The B&DJR commenced its services with three trains each way taking two hours for the Birmingham to Derby Journey, including a reversal at Hampton. As stated above, the Curzon Street to Hampton section was owned by the L&BR which also attached coaches from Derby to its London trains. Thus for a very brief time the Kingsbury line initially provided the only route between Derby, the North East and London. Amongst the first users of Kingsbury station was the B&DJR's principal supporter, Sir Robert Peel, famous amongst many achievements for founding the Metropolitan Police. His backing had been crucial in ensuring the Act of Parliament received assent and therefore its no surprise that he ensured he held a right to stop any train in order to be set down.

On the down side of the station, just to the 'south' of the down platform, was a single looped siding with trap points at both ends. Access to the siding was via trailing points from both lines. Trailing points require the train to pass over them and then, to gain access to the yard, the train is reversed back into the siding. This is a safety feature common on most railways as facing points, e.g. when the point blades faces the oncoming train, could be split causing the wheels to come off the rails. On inspecting the 1886, 1901 and 1922 Ordnance Survey maps none show a weighbridge and office. According to the Railway Clearing House's 1929 Handbook of Railway Stations, Kingsbury station provided the general public and businesses with limited services. These were recorded as: Goods traffic and Passenger & Parcels traffic (GP). There were no goods shed nor cranage facilities provided in the goods yard so merchants would either have to man handle the loading/unloading of goods themselves or, if necessary, bring in a mobile crane. The goods yard remained open until 6th July 1964 when it was closed.

The station closed to passengers on 4th March 1968. Its recorded that the stretch of line from Kingsbury to Whitacre West Junction was closed to passenger services from 3rd May 1971 to 12th June 1980. Subsequently only a handful of daily timetabled passenger trains use this section of line.

Article in a local paper describing the appalling state of the station circa 1964

Sometime circa 1964 a commuter, Mr David Wickham, wrote 'I know Dr Beeching is a busy man, but there is one little trip that I feel he really ought to find time for ... a trip I tried myself last week. All he has to do is to catch a stopping train on the main Bristol to Derby line and get off at a cluster of ruins about five miles from Tamworth, Staffs. If he finds himself standing amid heaps of rubble on an ill-lit windswept platform, he will have arrived at Kingsbury Station. I suggest that he then takes a stiff tot of brandy. Because when he explores (he place his nerve is certain to be shaken. He may even think that he has somehow strayed Into the last (19th) century. And no wonder. For of all the dirty, dilapidated, ancient monuments to railway inefficiency, Kingsbury takes the biscuit. It Is probably the only station in the British Isles which is still lit by its original OIL LAMPS! Every night a porter has to clamber up a ladder, open the glass case and light them as they have been lit for the past 100 years. It looks very picturesque. In fact, when snow is being whipped across the platform it could make an excellent illustration for a novel . . . by Charles Dickens. The ancient lamps are not the only primitive aspect of Kingsbury Station. There is no waiting-room on the up-line platform. Only one soot-spattered, decaying old wooden seat. There is a waiting-room on the down platform, with rotting floorboards and crumbling bricks. But even if passengers on the up-line platform were brave enough to use it they would have to make a 600-yard journey.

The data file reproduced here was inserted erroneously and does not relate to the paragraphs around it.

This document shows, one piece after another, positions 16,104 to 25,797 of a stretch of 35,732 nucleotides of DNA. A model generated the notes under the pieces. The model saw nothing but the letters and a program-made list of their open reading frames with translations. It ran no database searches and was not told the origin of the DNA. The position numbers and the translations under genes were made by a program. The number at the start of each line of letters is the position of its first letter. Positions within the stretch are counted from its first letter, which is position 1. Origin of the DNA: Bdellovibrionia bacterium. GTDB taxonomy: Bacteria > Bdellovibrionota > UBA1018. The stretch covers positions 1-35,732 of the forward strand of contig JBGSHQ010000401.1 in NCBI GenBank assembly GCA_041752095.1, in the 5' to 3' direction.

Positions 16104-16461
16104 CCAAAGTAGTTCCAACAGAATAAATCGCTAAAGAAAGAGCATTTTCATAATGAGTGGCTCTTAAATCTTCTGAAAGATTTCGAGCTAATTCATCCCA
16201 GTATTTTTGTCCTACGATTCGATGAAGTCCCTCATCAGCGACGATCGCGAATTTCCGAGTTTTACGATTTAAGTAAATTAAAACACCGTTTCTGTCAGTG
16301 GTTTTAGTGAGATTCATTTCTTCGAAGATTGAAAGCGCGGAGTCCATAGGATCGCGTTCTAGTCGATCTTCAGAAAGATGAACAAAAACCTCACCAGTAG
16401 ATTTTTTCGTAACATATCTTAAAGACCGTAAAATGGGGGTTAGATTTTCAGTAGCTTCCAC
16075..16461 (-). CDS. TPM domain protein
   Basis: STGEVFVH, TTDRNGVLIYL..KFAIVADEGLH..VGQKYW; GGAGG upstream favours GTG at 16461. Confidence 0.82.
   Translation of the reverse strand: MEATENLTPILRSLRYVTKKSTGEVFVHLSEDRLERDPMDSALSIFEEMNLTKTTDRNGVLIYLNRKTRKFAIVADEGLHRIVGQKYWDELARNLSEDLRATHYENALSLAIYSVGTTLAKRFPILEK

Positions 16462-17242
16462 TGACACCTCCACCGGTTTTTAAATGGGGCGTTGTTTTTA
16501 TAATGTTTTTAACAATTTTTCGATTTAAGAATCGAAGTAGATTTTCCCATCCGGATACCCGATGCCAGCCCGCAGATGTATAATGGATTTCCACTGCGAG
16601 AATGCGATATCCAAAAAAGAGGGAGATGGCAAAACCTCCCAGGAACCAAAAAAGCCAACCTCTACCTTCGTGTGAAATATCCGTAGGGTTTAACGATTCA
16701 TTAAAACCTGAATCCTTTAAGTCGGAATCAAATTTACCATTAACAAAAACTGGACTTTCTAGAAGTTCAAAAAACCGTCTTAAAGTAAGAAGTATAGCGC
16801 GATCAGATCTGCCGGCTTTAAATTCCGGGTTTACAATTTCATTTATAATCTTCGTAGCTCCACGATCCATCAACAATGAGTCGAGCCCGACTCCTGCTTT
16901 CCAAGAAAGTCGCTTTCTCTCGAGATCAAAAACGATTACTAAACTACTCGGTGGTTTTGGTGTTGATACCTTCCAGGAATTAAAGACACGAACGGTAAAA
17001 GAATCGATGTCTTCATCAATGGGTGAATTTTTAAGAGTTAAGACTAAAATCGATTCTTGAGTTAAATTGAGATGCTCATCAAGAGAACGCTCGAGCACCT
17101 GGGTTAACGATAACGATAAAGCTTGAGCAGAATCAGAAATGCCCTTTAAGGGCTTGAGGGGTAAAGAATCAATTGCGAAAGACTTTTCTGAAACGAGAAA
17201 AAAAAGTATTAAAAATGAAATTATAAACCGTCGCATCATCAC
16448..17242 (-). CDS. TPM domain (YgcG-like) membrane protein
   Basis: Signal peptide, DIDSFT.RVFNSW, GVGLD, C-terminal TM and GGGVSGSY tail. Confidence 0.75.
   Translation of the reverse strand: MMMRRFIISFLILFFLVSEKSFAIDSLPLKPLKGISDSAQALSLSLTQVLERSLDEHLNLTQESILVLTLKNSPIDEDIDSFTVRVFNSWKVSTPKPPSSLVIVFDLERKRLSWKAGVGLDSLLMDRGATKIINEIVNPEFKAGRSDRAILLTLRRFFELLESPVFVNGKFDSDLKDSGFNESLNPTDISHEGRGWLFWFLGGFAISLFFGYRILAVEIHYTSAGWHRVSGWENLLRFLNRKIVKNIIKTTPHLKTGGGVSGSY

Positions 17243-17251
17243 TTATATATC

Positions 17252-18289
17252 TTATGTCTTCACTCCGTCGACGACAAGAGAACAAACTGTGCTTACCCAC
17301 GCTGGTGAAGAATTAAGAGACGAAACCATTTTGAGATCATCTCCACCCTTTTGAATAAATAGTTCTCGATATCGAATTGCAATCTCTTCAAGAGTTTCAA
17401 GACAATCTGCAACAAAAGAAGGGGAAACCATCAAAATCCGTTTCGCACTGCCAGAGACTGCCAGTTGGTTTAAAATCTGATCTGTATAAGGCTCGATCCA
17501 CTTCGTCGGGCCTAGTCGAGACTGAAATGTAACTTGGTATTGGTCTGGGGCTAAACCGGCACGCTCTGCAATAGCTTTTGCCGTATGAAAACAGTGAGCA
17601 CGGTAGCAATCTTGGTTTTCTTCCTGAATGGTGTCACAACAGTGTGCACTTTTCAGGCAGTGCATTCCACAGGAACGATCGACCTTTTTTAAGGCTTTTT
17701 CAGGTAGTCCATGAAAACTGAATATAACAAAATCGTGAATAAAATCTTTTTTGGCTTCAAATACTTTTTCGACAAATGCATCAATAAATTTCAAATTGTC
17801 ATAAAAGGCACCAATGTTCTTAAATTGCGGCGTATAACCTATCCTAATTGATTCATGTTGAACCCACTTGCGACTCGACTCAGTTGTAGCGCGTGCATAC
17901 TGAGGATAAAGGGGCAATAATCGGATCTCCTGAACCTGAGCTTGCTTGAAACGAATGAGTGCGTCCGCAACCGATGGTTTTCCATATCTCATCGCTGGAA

For there is no bridge by which the line can be crossed. Any passenger wishing to transfer from one platform to the other has to trek to a spot where the main road passes under the line and approach the station from the other side. Of course, they can always shelter behind two gaunt walls and the shattered remains of what used to be a waiting-room and offices. These eyesores were created three years ago when British Railways decided that the buildings were unsafe. A demolition gang tore down most of them in one day. Then they left and have never been seen again. The station stall now work from some wooden sheds which were put up as 'temporary accommodation.' They expected to be in them only six months. The only bright spot on the whole station is the sign pointing out the 'Gents.' This is new and well lit at night. Outside this is the station's only tap. But this is frequently frozen in the winter and the porters have to scrounge water from near-by houses if they want to make a cup of tea. Even more shameful is the state of the ladles' toilet, the first building on the 'up' line platform. It is almost completely surrounded by masses of rubble. There is a small path up to it, but when the rains come this becomes just a mud track.

Not unnaturally, the station-master, Mr Frank Dainton, who has been at Kingsbury four years, gets depressed at times. It's tough for the staff and passengers here' he said. At first I was embarrassed to confess that I was stationmaster of a heap of rubble. Then I made a Joke of it, but now that is wearing thin. I have written to head office at Birmingham several times and once an inspection was carried out. Two representatives of the district manager came down, had a good laugh a the station, then went bad I have heard nothing since. We have been given no notice of closure and so far as I know the station will stay open for some years to come. Since I have been here no Improvements have been made at all. I would like to be able to give Mr Dainton hope of some relief. I would like to have a word of consolation for the 40 or so passengers, who use the station every day. But I'm afraid I cant really do this. A spokesman for British Railways Midland Region told me primly: 'like other small and little-used stations Kingsbury comes under review periodically. No definite decision has been made about its future and in view of the uncertainty as to its future no immediate plans have been made for making renovations at the station. I am not prepared to comment any further on the matter.' Mr David Wickham responded, that doesn't sound a good enough explanation to me I'm certain it won't be good enough for Dr Beeching.

As we now know Kingsbury, and other stations like it, was firmly in the sights of Dr Beeching and the station closed in 1968.